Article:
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Info for Clients: 6 Tips to Care for Your Cat's Teeth

hsah-cat-teeth-health
January 6, 2017

Studies have shown that 80% of cats over the age of three suffer from dental disease that requires treatment. Most small veterinary practices can benefit from adding dental care.

However, many pet owners are unaware of the harm caused by dental disease. Consider an information campaign to make them aware of the importance of taking care of their cats’ teeth.

Help cats avoid having tooth problems in the future and instruct owners on the importance of tooth care with these tips:

6 Tips to Care for Your Cat’s Teeth

Tip #1. Start Young!

If at all possible, start taking care of your pet’s teeth when they are a kitten. The younger they are, the easier it may be to get them used to the health routine.

Tip #2. What Not to Do

Do not…

  • Use people toothpaste on your pet
    • If ingested, fluoride toothpaste can make a cat ill
    • People toothpaste has a foaming agent that makes it easy for us to spit out, but it is not good for a cat
  • Brush a kitten’s teeth when it is teething
    • Their gums are already sore, any extra stimulation may cause pain and make the kitten wary of being handled during any type of dental care

Tip #3. Dental Products

The choices for feline dental products are numerous! If questions arise, your veterinarian may suggest toothpastes that they or their clinic staff have personally reviewed and used. The clinic may also carry a line of pet dental products, in which case additional information should be readily available.

When choosing a toothpaste or dental product, keep in mind the following:

  • Pet dental products are produced in the form of pastes, gels, and sprays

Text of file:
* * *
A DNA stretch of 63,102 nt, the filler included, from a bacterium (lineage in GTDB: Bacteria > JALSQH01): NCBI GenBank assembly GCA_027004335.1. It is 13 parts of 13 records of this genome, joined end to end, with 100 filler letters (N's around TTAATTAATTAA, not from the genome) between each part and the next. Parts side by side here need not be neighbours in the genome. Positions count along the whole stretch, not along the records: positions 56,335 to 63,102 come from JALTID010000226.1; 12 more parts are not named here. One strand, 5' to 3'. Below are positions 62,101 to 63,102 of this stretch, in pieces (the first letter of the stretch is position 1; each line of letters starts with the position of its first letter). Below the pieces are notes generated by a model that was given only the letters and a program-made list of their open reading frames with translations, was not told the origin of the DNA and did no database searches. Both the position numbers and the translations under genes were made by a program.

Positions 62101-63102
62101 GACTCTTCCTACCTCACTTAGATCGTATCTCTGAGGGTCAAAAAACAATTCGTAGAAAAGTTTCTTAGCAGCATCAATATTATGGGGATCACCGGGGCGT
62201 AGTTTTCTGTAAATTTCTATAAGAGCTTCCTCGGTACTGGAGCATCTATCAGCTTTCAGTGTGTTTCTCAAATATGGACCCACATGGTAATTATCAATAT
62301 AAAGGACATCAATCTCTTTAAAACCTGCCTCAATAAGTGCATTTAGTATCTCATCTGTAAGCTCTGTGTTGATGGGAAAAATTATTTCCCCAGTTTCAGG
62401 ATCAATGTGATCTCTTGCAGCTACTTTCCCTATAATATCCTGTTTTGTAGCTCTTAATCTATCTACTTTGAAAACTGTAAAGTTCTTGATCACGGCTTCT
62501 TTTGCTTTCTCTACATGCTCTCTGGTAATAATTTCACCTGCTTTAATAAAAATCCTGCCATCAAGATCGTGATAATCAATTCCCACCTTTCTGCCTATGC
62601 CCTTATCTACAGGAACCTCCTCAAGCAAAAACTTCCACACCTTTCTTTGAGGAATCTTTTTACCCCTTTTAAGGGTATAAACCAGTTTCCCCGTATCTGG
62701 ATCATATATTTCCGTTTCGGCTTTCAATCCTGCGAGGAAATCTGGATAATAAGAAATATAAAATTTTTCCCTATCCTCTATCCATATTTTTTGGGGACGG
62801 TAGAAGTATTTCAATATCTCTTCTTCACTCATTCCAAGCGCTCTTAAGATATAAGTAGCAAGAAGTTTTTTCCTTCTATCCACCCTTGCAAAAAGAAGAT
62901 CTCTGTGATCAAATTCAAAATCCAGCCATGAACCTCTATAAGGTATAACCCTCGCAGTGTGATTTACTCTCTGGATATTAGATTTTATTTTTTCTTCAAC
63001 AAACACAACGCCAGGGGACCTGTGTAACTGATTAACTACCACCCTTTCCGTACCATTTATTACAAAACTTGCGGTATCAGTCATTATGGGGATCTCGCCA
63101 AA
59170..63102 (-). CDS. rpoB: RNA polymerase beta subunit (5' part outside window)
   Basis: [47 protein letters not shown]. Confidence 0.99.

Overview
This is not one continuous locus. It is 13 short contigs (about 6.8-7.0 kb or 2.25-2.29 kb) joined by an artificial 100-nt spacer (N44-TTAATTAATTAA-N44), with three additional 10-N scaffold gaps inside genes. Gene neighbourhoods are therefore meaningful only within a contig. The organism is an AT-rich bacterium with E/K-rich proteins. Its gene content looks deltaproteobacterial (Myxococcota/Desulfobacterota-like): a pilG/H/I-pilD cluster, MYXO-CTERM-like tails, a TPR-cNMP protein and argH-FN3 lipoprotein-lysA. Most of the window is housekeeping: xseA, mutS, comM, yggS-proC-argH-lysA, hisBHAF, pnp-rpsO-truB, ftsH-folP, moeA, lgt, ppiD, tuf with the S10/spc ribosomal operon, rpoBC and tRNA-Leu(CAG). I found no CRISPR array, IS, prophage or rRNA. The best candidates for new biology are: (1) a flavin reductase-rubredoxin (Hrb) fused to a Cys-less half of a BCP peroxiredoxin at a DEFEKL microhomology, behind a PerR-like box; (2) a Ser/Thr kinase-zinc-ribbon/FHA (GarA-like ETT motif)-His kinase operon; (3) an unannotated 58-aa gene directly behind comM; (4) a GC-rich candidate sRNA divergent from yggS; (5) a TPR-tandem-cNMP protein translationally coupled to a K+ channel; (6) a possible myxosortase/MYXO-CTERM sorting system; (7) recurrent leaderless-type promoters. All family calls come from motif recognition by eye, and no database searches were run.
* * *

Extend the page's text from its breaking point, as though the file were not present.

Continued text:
• Cat toothpastes are available that use:
    • Oxygenating substances to limit anaerobic bacteria growth
    • Various flavors that are attractive to cats, such as:
      • Tuna
      • Poultry
      • Salmon
  • Oral washes are available that are appropriate for use with cats and developed to:
    • Provide antibacterial and antiviral benefits
    • Promote the healing of diseased gums.

Tip #4. Step-by-Step Approach

When brushing your cat’s teeth, start off by using your hand to rub its muzzle over its teeth. This action mimics the cat’s natural behavior of face rubbing and will help the cat to relax. Once the animal is accepting:

  • Gently raise the lip and massage its gums with your finger
  • Once this is tolerated, wrap a piece of gauze or cloth around your finger and repeat the step of massaging the gums.

After a few tries, once the animal becomes comfortable, it is time to introduce the toothbrush or fingertip brush. Following the same steps, begin by gently brushing its teeth. Once the cat accepts the dental tool, try adding a small amount of toothpaste to the brushing routine.

Tip #5. What If Your Cat Does Not Like the Toothpaste?

If you find your pet resisting the toothpaste, try using the water from a can of tuna instead. Offer it first to the cat from the tip of your finger. As it gets used to the tuna water, substitute the toothpaste by:

  • Placing a tiny amount of pet toothpaste on your finger
  • Offer your finger to the cat to let them lick the toothpaste off
  • As they get used to the idea of the toothpaste, gently rub your finger along the teeth inside the lip
  • After a few times of rubbing their teeth with your finger, gradually introduce the toothpaste on a very soft pet toothbrush or a rubber finger brush.

Tip #6. Final Brushing Steps

  • When brushing the gums, the most important part to clean is the gingival sulcus, the area where the gum attaches to the teeth
  • Position the toothbrush with the bristles in the gingival sulcus, and then gently move the toothbrush parallel to the gum line, forward and back.

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